Politics & Policy

Welch’s McCain

Right reminders.

Since at least the 2000 Republican primaries, it has become difficult for conservatives to appreciate two things about John McCain. The first is that he was for many years considered a mainstream Reagan conservative. As late as 1996, McCain was supporting Phil Gramm for president over Bob Dole. Something in the late 1990s snapped.

The second thing conservatives have trouble appreciating about McCain is exactly why he is so popular with the media. It isn’t just because he is willing to take liberal positions campaign-finance reform, immigration or climate change, although that certainly helps. McCain is a politician reporters enjoy covering.

Libertarian journalist Matt Welch — formerly of the Los Angeles Times, now at Reason — helps provide a refresher course on both topics. Although McCain: The Myth of a Maverick is correctly billed as a “hard-hitting, skeptical look” at its subject, there are sections where the reader can’t help but like McCain. Drawing on Robert Timberg’s work and other sources, Welch retraces McCain’s evolution from a young brawler to a rebel with a cause in the Navy and in captivity in Vietnam.

In December 1968, when the Vietnamese held a Potemkin Christmas service for the prisoners of war in front of the propaganda cameras, McCain spoiled the effect by repeatedly shouting, “F**k you!” to his captors. The determination, the scrappiness, the earthy humor, and salty talk — these are some of the characteristics McCain fans find so endearing.

It takes a bit more reading between the lines to discern from Welch, who is himself no conservative, how McCain fell out of favor with so much of the Right. But the information is there. Welch documents that McCain differed from his Senate predecessor Barry Goldwater in important ways from the very beginning, only to see the contrasts grow during his public life.

Where Goldwater entered politics to keep the federal government limited by the constraints of the Constitution, McCain saw politics as a noble calling that could help the American people achieve great things. Eulogizing Goldwater in 1998, McCain praised the 1964 Republican presidential nominee for serving “a cause greater than his own self-interest.” To which Welch responds, “Thus was being submerged within the greater good one of the greatest champions of the individual in modern U.S. history.”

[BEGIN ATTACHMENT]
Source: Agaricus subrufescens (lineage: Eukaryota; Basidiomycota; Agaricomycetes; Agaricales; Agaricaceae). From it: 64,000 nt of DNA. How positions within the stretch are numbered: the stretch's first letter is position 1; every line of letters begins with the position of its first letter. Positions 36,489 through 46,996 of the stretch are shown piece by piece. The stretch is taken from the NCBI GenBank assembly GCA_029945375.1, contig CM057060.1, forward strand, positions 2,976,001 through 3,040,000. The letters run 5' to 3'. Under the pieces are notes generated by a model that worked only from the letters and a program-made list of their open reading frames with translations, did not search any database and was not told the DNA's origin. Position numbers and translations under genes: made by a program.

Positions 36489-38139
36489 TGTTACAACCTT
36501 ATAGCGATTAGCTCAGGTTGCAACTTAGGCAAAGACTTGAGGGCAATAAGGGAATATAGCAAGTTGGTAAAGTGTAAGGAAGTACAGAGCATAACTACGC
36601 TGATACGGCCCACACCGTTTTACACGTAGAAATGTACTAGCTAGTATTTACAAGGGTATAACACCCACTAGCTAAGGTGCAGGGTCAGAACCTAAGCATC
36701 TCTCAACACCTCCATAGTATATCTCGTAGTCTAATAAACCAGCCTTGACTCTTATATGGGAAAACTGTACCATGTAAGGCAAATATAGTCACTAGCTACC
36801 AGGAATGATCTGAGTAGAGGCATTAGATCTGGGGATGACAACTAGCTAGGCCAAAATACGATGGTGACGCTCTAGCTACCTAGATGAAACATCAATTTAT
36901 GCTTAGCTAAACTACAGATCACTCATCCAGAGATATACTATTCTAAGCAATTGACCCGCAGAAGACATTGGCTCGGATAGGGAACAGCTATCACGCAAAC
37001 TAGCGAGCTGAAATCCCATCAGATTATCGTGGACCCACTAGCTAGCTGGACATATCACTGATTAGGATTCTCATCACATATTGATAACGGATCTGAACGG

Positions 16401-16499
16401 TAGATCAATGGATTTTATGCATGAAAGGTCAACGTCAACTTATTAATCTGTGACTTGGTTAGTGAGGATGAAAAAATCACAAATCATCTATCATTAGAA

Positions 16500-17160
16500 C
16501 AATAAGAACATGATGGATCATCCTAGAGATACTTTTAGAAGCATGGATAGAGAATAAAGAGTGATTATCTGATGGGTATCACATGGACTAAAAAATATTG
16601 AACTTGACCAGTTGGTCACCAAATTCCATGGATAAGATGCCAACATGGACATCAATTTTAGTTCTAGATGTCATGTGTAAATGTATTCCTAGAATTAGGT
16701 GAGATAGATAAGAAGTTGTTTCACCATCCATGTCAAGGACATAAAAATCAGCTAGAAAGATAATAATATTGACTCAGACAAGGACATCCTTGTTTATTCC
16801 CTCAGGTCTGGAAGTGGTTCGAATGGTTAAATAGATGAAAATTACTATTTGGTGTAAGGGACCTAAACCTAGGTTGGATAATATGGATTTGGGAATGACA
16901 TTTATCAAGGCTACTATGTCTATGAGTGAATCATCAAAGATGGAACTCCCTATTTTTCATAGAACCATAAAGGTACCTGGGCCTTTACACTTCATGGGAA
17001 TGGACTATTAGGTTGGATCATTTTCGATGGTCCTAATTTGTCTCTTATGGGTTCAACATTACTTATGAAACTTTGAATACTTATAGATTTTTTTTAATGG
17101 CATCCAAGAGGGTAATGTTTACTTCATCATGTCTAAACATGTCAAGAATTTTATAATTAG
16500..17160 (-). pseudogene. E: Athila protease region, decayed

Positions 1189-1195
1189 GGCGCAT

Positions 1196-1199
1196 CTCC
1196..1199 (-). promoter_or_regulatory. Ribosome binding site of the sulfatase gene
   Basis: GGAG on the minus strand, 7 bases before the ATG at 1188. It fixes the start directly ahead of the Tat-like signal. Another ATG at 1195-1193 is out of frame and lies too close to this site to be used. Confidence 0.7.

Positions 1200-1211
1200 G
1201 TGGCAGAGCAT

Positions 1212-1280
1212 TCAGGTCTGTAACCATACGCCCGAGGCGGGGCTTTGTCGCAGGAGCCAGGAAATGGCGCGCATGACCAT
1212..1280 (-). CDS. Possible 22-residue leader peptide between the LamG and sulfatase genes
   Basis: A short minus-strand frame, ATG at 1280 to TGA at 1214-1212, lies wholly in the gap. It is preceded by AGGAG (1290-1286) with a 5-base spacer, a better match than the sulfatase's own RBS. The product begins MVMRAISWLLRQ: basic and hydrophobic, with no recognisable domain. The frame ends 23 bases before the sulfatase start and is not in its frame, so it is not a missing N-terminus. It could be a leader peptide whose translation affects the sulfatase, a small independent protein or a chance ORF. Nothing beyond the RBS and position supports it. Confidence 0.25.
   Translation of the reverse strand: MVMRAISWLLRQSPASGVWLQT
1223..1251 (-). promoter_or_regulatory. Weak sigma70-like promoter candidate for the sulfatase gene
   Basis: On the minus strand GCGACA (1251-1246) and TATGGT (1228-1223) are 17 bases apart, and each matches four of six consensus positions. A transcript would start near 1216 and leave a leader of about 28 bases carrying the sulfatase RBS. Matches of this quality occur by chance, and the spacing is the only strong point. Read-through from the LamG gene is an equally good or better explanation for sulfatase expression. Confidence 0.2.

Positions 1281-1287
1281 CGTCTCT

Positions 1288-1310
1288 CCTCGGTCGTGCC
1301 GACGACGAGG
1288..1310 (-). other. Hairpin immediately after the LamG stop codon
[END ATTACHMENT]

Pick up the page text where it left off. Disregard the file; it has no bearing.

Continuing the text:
Even if it took years for McCain to break with economic conservatives as sharply as he did when he voted against the Bush tax cuts in 2001 and 2003, Arizona’s senior senator never shared Goldwater’s libertarian leanings. He believed that no matter how rugged the individualism, it derived its meaning for service to a greater purpose.

This might not have produced any split with other conservatives if McCain did not so regularly confuse government interventions with a “greater purpose.” Welch discusses McCain’s proclivity to regulate, in the name of character and the greater good, everything from emissions to political expression to professional sports.

At the same time McCain was becoming more statist in domestic policy, he began to embrace a more activist U.S. foreign policy. While always an anti-communist who favored a strong national defense, McCain initially was very reluctant to use force. He opposed committing American peacekeepers in Lebanon, feared our troops being drawn into Central American civil wars, and was skeptical of intervening in the Balkans. By Kosovo, McCain was as willing to use force abroad as he was ready to commence the surge ahead of the Bush administration.

Over time, Welch argues, McCain’s personal code of honor, his conception of citizenship he developed while in the military, and his enduring admiration for boyhood heroes like Teddy Roosevelt grew into 12-step politics — a faith in the redemptive power of government. Coinciding with the late 1990s talk of “national greatness conservatism,” McCain began to get himself in scrapes with fellow Republicans.

Welch doesn’t always paint a flattering picture of McCain’s personal qualities. In his telling, McCain was far more beholden to big money, guilty of elitism, and susceptible to bending the straight talk than the conventional wisdom holds. On many of these points, especially the first, the historical record is clear, but that doesn’t stop Welch from occasionally overreaching.

When McCain gives an awkwardly phrased answer to a question on gay marriage, only to restate his opposition to the practice later, Welch calls it a flip-flop. Yet a fairer reading of McCain’s comments might be that the senator would neither grant government recognition to same-sex relationships nor try to crack down on them by, say, making commitment ceremonies illegal. The author also cherry-picks, making it seem as though McCain only decided that Roe v. Wade should be overturned last year. Welch sometimes tries too hard to make McCain’s occasionally hyperbolic statements of normal patriotism sound like a nationalist crusade.

Yet Welch is on firmer ground describing McCain’s embrace of campaign-finance reform, the crusade that ruptured his relationships with single-issue conservative groups and for a time pushed McCain to the left domestically. Borne of his dejection following the Keating Five scandal, Welch compares it to “an alcoholic using the federal government to lock up his own liquor cabinet.”

Now McCain is in the fight of his political life, launching what will surely be his last presidential bid. Whether Republican primary voters will view his candidacy as a call to arms or a tired maverick act remains to be seen.

W. James Antle III is associate editor of The American Spectator.

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